When you mix a left-wing teacher, a loud-mouthed philanderer, a mild-mannered accountant, a failed philosopher, a 19-year-old nymphette, a frustrated wife, a drunken pornographer, a temperamental artist and an arrogant dentist with a lot of booze on election night, anything can happen . . .
Adapted by David Williamson from his own hit stage play, directed by acclaimed filmmaker Bruce Beresford, and starring the A-list of 1970s Australian talent (including Graham Kennedy, John Hargreaves, Graeme Blundell and Ray Barrett), Don’s Party is a crowd-pleasing Aussie favourite.
It’s federal election night on 25 October 1969, and Don and Kath Henderson (John Hargreaves and Jeanie Drynan) are hosting a party at their home in the (fictitious) suburb of Lower Plenty to celebrate what they expect will be a Labor victory for Gough Whitlam over John Gorton after 20 years of conservative government.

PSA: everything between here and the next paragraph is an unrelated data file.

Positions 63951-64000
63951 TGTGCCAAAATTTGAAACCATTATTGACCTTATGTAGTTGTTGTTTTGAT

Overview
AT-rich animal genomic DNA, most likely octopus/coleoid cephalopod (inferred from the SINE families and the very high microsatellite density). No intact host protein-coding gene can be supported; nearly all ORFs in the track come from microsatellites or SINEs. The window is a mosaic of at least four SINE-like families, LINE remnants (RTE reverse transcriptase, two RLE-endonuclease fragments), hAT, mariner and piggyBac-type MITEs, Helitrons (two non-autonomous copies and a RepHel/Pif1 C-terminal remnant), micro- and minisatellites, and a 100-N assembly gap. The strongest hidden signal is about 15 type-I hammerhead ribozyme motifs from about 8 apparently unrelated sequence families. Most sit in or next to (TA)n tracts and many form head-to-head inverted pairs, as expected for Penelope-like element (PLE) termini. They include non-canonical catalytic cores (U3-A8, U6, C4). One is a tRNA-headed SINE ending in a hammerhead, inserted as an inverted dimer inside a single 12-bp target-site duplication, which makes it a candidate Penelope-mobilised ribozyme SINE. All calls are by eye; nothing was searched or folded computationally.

Most of their friends vote for Labor, but as the television results dash their hopes, the men devote their energies to drinking and debauchery with the younger women while their wives and girlfriends scowl.
There are punch-ups, match-ups, feel-ups and knock-backs as disappointment takes over from hope.
Don’s Party was filmed at a real house at 7 Windam Place in Westleigh in the Upper North Shore of Sydney.